Hartung said that he found that “deep tech” isn’t necessarily the local competency, nor does it need to be in the autonomous era. “Nobody in Silicon Valley knows how to make products where people’s lives are in their hands, but there are lots of engineers in Detroit who do,” he noted.
“Around here, people know how to do hardware-meets-software,” Gunderson agreed.
“You don’t have anything like the work ethic here in Silicon Valley,” Nakhuda said, describing it as more “get stuff done” than echo chamber.
Mendelson asked the group what they would change about Detroit to help their businesses.
Hartung advised locals to avoid creating new laws or rules too soon, saying they should just “bask in the glory of startups” instead. Gunderson said public transit needed improvement, leading the crowd to erupt in applause. Keen said Detroit needed to “get out of its own way—there’s a huge opportunity here to become the center of testing and deployment for mobility tech.”
Meet the 2017 Techstars Mobility Class
The 11 companies in the Techstars Mobility 2017 cohort were impressive. Carma, a company offering all-inclusive, month-to-month car subscriptions, seemed so full of potential that I texted my husband about it mid-pitch, which might have been a personal demo day first.
Without further ado, here are descriptions of the companies:
—Axle (New York City): Formerly called Busbot, Axle offers door-to-door transportation combining existing on-demand car services with the company’s own on-demand bus service.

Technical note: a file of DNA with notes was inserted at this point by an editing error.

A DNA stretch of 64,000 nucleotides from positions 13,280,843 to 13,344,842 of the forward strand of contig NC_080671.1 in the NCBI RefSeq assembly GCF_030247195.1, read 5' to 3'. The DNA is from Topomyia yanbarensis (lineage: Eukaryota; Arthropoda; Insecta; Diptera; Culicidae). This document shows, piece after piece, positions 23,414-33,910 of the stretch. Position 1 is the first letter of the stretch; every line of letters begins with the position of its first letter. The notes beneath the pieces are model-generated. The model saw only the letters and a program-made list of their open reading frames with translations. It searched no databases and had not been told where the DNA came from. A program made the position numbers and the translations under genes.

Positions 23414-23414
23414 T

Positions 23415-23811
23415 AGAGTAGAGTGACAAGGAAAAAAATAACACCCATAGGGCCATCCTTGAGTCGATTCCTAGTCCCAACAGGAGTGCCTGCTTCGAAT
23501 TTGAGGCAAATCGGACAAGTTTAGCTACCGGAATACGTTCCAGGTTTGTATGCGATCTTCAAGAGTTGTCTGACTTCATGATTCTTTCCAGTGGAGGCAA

—Carma (Washington, DC): Carma is a month-to-month vehicle subscription service with insurance, maintenance, and roadside assistance included in the fee.
—Cycuro (Tel Aviv, Israel): Cycuro is a cloud-based data validation platform built specifically for mobility services.
—Damon X Labs (Vancouver, BC): Damon’s sensor-driven platform makes motorcycling safer through collision avoidance systems that alert riders to threats they can’t see. The company has pilots planned with motorcycle fleets such as the California Highway Patrol, and announced a partnership with Brandmotion.
—Derq (Dubai, UAE): An MIT spin-off, Derq works to predict and prevent collisions using artificial intelligence and vehicle-to-infrastructure (V2X) technologies.
—EcoG (Munich, Germany): Founded by Jeorg Heuer, who used to work in connected mobility for Siemens, EcoG has created an “Internet of Things operating system for electric vehicle charging” that can be integrated into local businesses. For example, a coffee shop could offer EV charging, encouraging the customer to buy a beverage and pastry while they wait—now the coffee shop has made $11 on a power transfer that probably cost less than a dollar. Heuer said EcoG has $500,000 worth of pilot projects lined up in the immediate future.
—Fathom (Grand Rapids, MI): The lone Michigan-based company in the class, Fathom has developed an underwater drone capable of streaming video images back to a smart phone in real time for use in diving and other underwater adventures.
—Gridwise (Pittsburgh): Gridwise has created a peer-to-peer “driver intelligence platform” for rideshare drivers to help improve performance, efficiency, and profitability.
—Seeva (Seattle): Founded by a father and daughter, Seeva is a patented system to clean an autonomous vehicle’s sensors, cameras, radar, and windshield without the driver needing to pull off the road.
—Vartega (Golden, CO): Vartega makes patent-pending, lower-cost recycled carbon fiber for use in vehicle lightweighting, 3D printing, and more.
—Wheeli (New York, NY): Back in the olden, pre-Internet days, college students used index cards pinned to giant bulletin boards in the student center to request people to carpool with on trips back home. Today, there’s Wheeli, a carpooling app for college students that its founder Jean-Paul Adechi calls both “new age hitchhiking” and “Airbnb for empty car seats.”